I just picked up our new to us 2004 Jayco Jayfeathher 25G with a gvwr of 5800 - 25 feet long
I am using the following WDH setup
The dealer set it up for me and it worked great on the ride home for 50 miles, on highways and 2 lane roads.
I told them that I would install the friction sway control when I got home but the dealer said not to bother as a properly setup WDH will have minimal if any sway, and a friction sway control is a pain as it needs to be taken off when backing up(?) etc.
There was not any real sway on my way home, and now I'm not sure if I should install it. I have it already as it came with the WDH so its no extra cost to me. Just wondering if the added sway control (that I may not even need) is worth it
BTW, my tow vehicle is a 2000 Toyota Land Cruiser.
A sway control is not supposed to be used to control sway on a rig that is not behaving correctly due to improper loading, setup, or construction. A trailer that is built correctly and loaded and set up properly with a good hitch should not normally sway.
A sway control is necessary, in my opinion, for that day that may come along when you have to swerve to avoid a collision, or when you may run off onto the shoulder, or are coming down a mountain and have to brake or slow down on a curve. These are the situations where you may need one and if you don't have it, it is too late to get it!
My advice - You already have it, use it!
2004 Sunnybrook Titan 30FKS TT
Hensley "Arrow" 1400# hitch
2002 Ford F250 Super Duty, 7.3L PSD Visit our website here
Your hitch is NOT likely to be the cause or cure for sway situations. They are much more often cased by alignment problems, or incorrect tires, low pressure on tires, improper weight balance in the trailer, broken suspension parts etc. I've never HEARD of sway being caused by an improperly set up WD system. I think the dealer was blowing smoke up your pantleg. ANY of the conditions mentioned above could occur at any time for a variety of reasons and once your trailer begins to sway it a VERY bad time to be installing a sway dampener. Install it ALWAYS and tighten the handle as tight as it will go.
Good luck / Skip
I believe that all manufacturers of friction bars recommend they be removed when backing but as long as you are accurate and don't over compress the bar or over extend the bar by turning too sharp they don't need to be removed.
2011 F-150 HD Ecoboost 3.5 V6. 2550 payload, 17,100 GCVWR - 2004 F-150 HD (Traded after 80,000 towing miles) 2007 Rockwood 8314SS 34' travel trailer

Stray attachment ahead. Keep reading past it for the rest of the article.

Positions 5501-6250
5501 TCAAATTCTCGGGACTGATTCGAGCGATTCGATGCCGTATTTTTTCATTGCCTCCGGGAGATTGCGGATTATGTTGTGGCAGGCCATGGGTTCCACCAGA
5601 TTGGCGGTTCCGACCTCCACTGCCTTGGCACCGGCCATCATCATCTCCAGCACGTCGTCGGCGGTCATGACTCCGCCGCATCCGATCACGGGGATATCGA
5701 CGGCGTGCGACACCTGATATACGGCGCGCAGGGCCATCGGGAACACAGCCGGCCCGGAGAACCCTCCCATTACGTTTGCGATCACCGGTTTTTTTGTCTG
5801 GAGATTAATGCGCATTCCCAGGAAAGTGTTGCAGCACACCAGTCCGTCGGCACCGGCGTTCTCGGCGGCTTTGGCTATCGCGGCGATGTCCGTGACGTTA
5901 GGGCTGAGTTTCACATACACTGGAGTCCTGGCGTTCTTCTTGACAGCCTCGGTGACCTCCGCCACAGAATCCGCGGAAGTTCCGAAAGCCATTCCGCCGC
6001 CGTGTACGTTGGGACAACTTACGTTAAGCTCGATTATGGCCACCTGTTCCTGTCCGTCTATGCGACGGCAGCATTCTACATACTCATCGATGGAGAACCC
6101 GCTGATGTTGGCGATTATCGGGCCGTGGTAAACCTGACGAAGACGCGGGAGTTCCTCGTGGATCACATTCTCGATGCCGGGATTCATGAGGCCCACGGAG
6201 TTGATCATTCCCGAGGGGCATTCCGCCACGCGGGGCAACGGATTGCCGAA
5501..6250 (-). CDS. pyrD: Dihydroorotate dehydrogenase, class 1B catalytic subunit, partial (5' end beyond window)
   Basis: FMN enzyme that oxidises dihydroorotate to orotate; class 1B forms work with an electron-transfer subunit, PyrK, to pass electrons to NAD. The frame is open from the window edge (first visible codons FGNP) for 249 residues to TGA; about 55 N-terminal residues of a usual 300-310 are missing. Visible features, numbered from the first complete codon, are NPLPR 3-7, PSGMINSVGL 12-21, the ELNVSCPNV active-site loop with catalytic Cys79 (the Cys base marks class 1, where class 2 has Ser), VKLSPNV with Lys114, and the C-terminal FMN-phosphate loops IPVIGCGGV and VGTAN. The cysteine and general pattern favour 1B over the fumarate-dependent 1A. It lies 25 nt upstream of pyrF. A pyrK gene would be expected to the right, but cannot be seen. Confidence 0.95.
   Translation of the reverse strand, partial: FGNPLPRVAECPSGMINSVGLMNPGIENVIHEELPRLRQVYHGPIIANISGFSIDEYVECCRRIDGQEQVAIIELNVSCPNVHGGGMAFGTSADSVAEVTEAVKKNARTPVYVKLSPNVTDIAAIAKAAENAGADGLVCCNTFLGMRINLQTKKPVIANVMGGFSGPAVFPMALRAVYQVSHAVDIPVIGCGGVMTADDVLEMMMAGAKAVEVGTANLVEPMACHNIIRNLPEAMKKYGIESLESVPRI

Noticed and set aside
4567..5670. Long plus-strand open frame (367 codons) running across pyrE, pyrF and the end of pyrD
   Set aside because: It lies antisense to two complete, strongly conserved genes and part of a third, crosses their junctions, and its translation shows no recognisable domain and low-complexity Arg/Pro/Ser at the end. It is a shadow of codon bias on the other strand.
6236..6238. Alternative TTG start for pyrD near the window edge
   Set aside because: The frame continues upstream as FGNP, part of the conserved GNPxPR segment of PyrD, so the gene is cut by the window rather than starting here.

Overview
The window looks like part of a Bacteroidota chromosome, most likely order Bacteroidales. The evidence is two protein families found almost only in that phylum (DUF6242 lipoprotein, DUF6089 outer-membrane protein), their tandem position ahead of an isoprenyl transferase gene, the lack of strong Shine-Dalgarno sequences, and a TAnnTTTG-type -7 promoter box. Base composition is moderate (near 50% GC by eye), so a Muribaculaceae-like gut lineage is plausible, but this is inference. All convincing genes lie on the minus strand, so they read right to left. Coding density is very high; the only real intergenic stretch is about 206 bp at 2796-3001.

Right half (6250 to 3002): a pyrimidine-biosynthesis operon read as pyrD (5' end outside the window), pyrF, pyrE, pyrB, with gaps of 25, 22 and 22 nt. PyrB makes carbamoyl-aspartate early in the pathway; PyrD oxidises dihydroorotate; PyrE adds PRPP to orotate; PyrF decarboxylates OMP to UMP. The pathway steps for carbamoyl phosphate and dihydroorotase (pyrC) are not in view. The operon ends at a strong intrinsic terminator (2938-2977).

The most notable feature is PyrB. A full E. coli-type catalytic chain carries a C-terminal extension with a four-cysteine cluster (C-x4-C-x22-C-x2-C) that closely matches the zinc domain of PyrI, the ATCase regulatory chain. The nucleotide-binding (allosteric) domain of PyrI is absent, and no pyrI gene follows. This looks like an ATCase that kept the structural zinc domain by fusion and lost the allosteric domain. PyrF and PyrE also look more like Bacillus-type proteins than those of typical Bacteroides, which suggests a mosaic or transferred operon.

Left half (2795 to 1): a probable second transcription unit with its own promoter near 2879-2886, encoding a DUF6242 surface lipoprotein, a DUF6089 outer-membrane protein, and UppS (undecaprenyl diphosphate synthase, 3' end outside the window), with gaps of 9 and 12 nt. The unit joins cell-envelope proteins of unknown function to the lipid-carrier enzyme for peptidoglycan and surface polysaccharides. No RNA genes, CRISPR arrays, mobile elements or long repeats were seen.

US Govt survey shows three out of four people make up 75% of the total population
IMHO... Adding the sway control is a good measure.
What it will do is "tighten up" the connection between the TV and the TT. This creates an amount of "holding power" that the TT or must overcome before it starts swaying.
Mostly it helps with the "wiggle" from passing vehicles..
I like for a passing vehicle to push on my entire rig, not just the TT.
I went from Single friction, to dual friction control, eventually to dual cam sway control.
Now passing vehicles, simply pass me. There is no wiggle from the TT now, there is still a push from passing vehicles, but being slowly overtaken by a semi is no longer a white knuckle experience.
With that said, Dual friction sway control was pretty stable and secure on the interstate.
However, a properly set up WD hitch, TV and TT should not naturally sway.
Add on sway control helps do two things
1) tightens up the connection between the TV and the TT
2) Helps you maintain control when the unexpected comes. (Big pressure wake from a Semi or big RV traveling in excess of 80 mph, sudden wind gust, Evasive maneuver, ETC.)
There is probably much more that I am leaving out.
In other words, it is better to have it than to not
Kind of the same reason I went to a proportional brake controller. The time based unit worked great under ideal conditions (gradual stop) but almost any other time (95%) it was not matched properly for the conditions.
Yes you need sway control. Yes friction types are a pain as they should be removed when backing. That is why Equalizer and Reese Dual Cam are so nice. Sway control built in and need not be removed for backing.
Have friends who RV'd for years with no sway control. Then one day they were coming down a hill, in a crosswind, when a big semi blew by (those are worst case conditions for causing sway by the way). They lost it, rolled TV and TT many times leaving pieces over all lanes, blocking them all. Fortunately nobody was coming, and neither of them suffered major injuries.
You know you needed it about one minute after you REALLY NEEDED IT.
2010 Ford Expedition TV
2010 Outback 230RS Toybox, 5390# UVW, 6800# Loaded Not yet camped in Hawaii, 2 Canada Provinces, & 2 Territories I can't be lost because I don't care where this lovely road is going
I would recommend the sway control for all the above resons. As far as removing when backing in over 50 years of towing I have never removed the sway bar, and I have towed TT from 12 ft long up to 34 ft. I even use a sway bar on my enclosed Hallmark MC trailer and cargo trailer